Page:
Governor Peter Shumlin, other State and City of Burlington officials, and bike path stakeholders broke ground in Waterfront Park on the first phase of a multi-year effort to completely rebuild, expand, and Burlington’s eight mile Bike Path. State tax increment financing (TIF) funds are funding the first phase of Burlington’s recreational crown jewel’s rebuilding project: improving user safety, and continuing the annual economic impact benefit for the city.
“The Burlington Bike Path is a jewel in this great City and a treasure for our whole state. The State of Vermont was glad to make TIF funding – a true economic generator – available for the Burlington Bike Path expansion and enhancements to make sure it continues to be a top destination for recreation and a community resource for years to come.” ~ Governor Peter Shumlin
Vermont Speaker of the House Shap Smith praised Mayor Miro Weinberger and other municipal leaders for making smart investments in Burlington’s future, calling the project “… an excellent example of what municipalities can accomplish when working in partnership with the State. I look forward to engaging with our partners to find more opportunities to improve our downtown destinations.”
“Creation of the bike path nearly 30 years ago was an act of leadership, foresight, struggle, and innovation, and a big step towards making Burlington a great City. It’s now our responsibility to ensure proper, long-term stewardship of this remarkable public resource by improving it to meet the 21st century infrastructure expectations of the people of Burlington and the thousands of visitors who use the path every year.” ~ Burlington Mayor Miro Weinberger
The newly-widened path will consist of asphalt (11 feet wide) and two-foot gravel shoulders on either side, will be built to much higher engineering standards than the original bike path, and will yield higher capacity and more varied user types. Jesse Bridges, Parks, Recreation & Waterfront Director said that he is “excited by these ambitious plans. User surveys we have conducted have told us that lake views, the bike path, and beaches are the most important assets we manage. To meet growing demand for these healthy pursuits, we must enhance the quality of our design and continue to increase opportunities.”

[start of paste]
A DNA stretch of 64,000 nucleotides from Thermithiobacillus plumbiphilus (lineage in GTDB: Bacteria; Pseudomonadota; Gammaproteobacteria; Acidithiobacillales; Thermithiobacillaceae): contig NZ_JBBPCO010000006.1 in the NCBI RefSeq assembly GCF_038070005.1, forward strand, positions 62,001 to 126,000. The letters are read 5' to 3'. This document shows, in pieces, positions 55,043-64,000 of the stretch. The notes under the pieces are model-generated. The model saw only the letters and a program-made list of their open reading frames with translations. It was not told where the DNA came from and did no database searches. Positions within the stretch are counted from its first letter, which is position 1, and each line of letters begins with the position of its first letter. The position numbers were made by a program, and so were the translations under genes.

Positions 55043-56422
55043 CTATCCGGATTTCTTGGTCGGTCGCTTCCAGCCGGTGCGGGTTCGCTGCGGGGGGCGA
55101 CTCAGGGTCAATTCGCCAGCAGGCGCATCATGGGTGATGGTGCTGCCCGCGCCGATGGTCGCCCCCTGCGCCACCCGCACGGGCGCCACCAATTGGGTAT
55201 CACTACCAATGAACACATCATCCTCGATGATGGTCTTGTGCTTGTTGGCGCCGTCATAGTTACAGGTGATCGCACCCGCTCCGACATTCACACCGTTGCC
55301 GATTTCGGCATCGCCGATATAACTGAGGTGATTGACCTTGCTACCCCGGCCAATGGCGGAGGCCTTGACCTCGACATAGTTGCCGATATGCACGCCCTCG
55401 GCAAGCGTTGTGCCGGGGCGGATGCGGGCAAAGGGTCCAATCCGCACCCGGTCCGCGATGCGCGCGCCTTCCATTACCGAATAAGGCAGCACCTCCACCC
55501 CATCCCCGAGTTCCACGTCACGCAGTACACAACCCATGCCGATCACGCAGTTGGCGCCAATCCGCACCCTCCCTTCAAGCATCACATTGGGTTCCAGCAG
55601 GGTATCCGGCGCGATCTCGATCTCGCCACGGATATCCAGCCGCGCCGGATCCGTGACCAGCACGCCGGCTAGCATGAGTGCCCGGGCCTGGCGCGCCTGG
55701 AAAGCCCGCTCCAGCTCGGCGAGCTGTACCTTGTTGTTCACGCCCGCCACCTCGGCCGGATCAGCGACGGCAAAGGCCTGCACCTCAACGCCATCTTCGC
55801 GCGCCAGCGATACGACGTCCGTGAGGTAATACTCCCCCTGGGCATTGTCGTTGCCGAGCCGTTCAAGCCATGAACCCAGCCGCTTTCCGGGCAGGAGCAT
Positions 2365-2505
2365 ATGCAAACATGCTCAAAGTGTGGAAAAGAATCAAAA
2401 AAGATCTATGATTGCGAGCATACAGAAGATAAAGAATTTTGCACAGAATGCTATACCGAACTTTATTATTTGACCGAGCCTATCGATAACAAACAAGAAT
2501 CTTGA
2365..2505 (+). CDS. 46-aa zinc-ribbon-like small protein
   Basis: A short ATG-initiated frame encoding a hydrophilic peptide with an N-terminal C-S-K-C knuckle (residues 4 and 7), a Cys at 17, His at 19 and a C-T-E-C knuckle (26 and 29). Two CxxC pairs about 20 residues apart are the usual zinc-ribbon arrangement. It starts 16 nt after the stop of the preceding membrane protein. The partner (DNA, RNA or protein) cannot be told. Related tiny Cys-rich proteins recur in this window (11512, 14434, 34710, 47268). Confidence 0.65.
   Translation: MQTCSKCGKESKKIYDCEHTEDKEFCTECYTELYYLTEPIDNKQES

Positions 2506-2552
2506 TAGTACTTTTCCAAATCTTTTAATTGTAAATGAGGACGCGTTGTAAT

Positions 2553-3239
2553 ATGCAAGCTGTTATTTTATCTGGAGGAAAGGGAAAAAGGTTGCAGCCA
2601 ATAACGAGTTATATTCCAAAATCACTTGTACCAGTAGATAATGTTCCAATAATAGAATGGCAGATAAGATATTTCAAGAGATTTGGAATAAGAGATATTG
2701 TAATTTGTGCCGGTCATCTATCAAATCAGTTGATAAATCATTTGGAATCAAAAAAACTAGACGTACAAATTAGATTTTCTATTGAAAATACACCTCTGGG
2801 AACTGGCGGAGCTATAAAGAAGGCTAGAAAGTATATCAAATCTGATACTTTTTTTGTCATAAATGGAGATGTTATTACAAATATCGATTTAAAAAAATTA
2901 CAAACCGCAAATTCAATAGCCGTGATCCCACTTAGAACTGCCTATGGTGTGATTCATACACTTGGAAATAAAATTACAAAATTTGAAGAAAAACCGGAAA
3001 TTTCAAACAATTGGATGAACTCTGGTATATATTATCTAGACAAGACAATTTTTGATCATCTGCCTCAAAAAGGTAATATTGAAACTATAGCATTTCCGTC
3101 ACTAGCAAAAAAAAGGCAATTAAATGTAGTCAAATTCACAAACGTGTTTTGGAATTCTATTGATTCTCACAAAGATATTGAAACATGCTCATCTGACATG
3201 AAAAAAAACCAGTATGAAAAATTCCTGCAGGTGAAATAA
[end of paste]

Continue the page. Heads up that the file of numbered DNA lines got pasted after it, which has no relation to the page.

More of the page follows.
- Wider path: The current path cross-section varies from 8-10 feet, with and without non-formalized shoulders. After rehabilitation, the path will have the 2-11-2 cross section mentioned above, with full-depth reconstruction, wherever conditions permit.
- Higher engineering standards: Improved longevity, security, and appearance due to consistent sub-base, uniform top coat, proper slope to better accommodate stormwater flow, formal aggregate shoulders, centerline striping, and delineation paint.
- Safety enhancements: Intersection improvements and new path alignments,.
- Improved connections: Between the bike path and city parks, the lake, and cultural resources.
- Improved Signage: New signage and visual demarcations to enhance the user experience.
- Pause places: Special places along the path to create more opportunities for enjoyment. These will include rest stops, information stops, and pocket parks; they will offer varied amenities such as information kiosks, seating, drinking fountains, and artwork.
Phase 1a construction will start now in Waterfront Park, and crews will work their way south to Perkins Pier, meeting substantial completion next spring. The cost of this work is $644,975.
During 2015, Parks and Recreation expects to complete any remaining Phase 1a construction items and begin/complete Phase 1b construction from the south end of the Urban Reserve (adjacent to the Waterfront Access North site) to North Beach. Phase 1b is anticipated to cost more than Phase 1a because there will be more full-depth reconstruction involved.
Total TIF allocation for path rehabilitation from Perkins Pier through the Urban Reserve is $2.84 million for design and construction.
The overall cost of the full bike path rehabilitation is estimated between $12-16 million.
Funding of future phases will require more action. The Administration will be coming forward soon with a plan to fund the next phase of rehabilitation to begin in spring 2016.
- 1985-1986: The original bike path was constructed .
- 2004: Burlington and Colchester Trail Bridge over the Winooski River was built and opened.
- 2010: Bike Path Task Force recommended a $12-16 million expansion and enhancement plan to bring the bike path up to modern standards.
- April 2011: Lake Champlain flooding severely damaged five sections of the bike path.
- 2012: Burlington voters approved up to $2.84 million of TIF investment in the bike path expansion and enhancement from Perkins Pier to the northern boundary of the Urban Reserve. Voters also approved an annual allocation of approximately $173,000 for maintenance and improvement of the bike path.
- 2012-2013: major bike path and slope stabilization repairs completed, mostly funded through FEMA.
- 2012-2014: conceptual design for the entire bike path completed; design development and permitting per construction phase remains ongoing.
- Burlington Bike Path
- Making the Lake Champlain Islands a Biking Destination – video
- Update on Rehabbing the Burlington Waterfront Bike Path
- Tips for Spring Biking Along Lake Champlain
- VerMontreal 2015